Closer to home in the UK, inflation also remains a pressing issue, yet the final weeks of April brought some muchneeded positivity. Shop price inflation decelerated to 0.8% in April – a decrease from 1.3% in March and beneath the three-month average rate of 1.4%. These figures have brought the retail inflation rate to its lowest since December 2021.

This data offers some relief to a Bank of England (BoE) that is facing increasing pressure to deliver interest rate cuts. The base rate stands at 5.25%, unchanged in recent months after the swift hiking cycle.

It’s a similar story in mainland Europe, where inflation dynamics appear to be improving. Price pressures in the eurozone stayed at 2.4% for April, while core inflation, excluding energy and food, dropped from 2.9% to 2.7%.

Whereas US growth appears to be slowing, the eurozone economy surpassed expectations with a 0.3% rise in GDP in the first quarter, marking the most robust expansion since the third quarter of 2022. This positive momentum is largely propelled by Germany’s economic rebound, which experienced 0.2% growth after a period of decline. The MSCI Europe ex UK benchmark declined 1.9% in April, holding up slightly better than global stocks that were weighed down by a -3.2% return from North America.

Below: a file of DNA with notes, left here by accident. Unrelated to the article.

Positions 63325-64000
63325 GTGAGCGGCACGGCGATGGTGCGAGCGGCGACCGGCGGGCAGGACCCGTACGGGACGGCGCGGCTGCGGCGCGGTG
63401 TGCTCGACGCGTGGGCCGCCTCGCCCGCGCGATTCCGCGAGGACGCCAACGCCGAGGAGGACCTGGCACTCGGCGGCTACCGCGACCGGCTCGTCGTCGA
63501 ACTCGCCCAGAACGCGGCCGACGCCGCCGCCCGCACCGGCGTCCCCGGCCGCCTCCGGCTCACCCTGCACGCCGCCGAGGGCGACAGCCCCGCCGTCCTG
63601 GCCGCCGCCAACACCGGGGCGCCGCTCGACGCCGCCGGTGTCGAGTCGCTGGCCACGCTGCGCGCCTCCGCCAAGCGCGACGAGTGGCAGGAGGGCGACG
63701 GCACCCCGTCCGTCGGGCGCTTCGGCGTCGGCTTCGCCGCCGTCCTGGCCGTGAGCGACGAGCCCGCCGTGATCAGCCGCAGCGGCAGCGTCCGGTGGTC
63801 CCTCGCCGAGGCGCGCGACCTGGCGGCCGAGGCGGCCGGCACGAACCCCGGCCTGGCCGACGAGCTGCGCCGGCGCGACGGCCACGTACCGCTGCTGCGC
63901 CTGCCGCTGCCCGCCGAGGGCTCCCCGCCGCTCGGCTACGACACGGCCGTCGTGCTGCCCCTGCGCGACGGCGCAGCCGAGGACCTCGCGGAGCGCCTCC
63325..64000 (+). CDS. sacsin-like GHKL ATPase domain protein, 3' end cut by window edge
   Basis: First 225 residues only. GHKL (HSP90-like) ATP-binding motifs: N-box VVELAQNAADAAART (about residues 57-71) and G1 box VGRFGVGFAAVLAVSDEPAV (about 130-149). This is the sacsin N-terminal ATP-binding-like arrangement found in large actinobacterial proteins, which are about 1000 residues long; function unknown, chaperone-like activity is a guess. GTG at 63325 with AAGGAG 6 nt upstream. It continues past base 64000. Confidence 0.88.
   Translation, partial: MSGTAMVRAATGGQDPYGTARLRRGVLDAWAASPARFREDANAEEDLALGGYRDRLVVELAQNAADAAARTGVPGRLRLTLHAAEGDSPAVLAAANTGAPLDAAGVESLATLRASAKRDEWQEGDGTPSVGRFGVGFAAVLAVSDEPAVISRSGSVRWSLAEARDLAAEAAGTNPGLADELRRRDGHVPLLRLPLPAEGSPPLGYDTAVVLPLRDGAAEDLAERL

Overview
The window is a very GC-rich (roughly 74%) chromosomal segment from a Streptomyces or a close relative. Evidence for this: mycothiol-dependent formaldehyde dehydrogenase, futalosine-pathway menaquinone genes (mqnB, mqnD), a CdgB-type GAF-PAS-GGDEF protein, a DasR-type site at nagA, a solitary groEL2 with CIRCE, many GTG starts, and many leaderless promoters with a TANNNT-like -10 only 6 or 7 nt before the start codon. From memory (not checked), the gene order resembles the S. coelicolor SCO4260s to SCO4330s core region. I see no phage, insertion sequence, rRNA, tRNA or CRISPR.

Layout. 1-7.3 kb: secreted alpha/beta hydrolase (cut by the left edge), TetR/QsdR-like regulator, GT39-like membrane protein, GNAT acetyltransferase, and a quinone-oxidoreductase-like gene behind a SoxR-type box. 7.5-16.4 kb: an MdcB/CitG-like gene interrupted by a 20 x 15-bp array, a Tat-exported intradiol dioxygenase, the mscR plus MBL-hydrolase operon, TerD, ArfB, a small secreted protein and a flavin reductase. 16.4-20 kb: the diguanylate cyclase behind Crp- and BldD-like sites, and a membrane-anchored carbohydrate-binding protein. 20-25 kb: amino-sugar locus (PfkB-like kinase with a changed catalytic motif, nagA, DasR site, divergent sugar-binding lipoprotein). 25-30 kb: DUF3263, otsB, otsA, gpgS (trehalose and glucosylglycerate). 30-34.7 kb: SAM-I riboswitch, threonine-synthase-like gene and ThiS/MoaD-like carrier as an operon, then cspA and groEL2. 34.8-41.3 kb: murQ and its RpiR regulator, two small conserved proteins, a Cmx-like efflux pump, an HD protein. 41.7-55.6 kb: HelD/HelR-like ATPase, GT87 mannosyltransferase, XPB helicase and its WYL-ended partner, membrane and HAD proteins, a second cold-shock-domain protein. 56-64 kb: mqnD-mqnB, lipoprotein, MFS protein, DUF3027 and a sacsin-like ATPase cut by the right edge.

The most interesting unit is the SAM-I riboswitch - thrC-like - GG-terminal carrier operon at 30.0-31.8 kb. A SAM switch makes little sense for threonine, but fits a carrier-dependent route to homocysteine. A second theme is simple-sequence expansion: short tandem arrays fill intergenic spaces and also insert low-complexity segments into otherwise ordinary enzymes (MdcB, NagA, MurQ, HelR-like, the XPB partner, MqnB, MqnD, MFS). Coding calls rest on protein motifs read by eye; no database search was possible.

Fixed income outlook

Fixed income markets were largely negative in April, due to a further lowering of expectations for interest rate cuts. A broad gilt index returned -3.2% with the long end (15-year+ gilts: -5.7%) and linkers (index-linked gilts: -3.6%) underperforming. This marks a continuation of the trend year to date as bonds more sensitive to interest rate changes have fared worse as markets have priced in less cuts.

We favour being positioned modestly for a lowering of benchmark rates, as markets are now pricing in a fairly gentle path ahead. Inflation in the UK and Europe appears to be returning to target, and although the situation is proving more stubborn in the US there are signs of economic cooling that would help ease price pressures.


Richard Carter

Head of Fixed Interest Research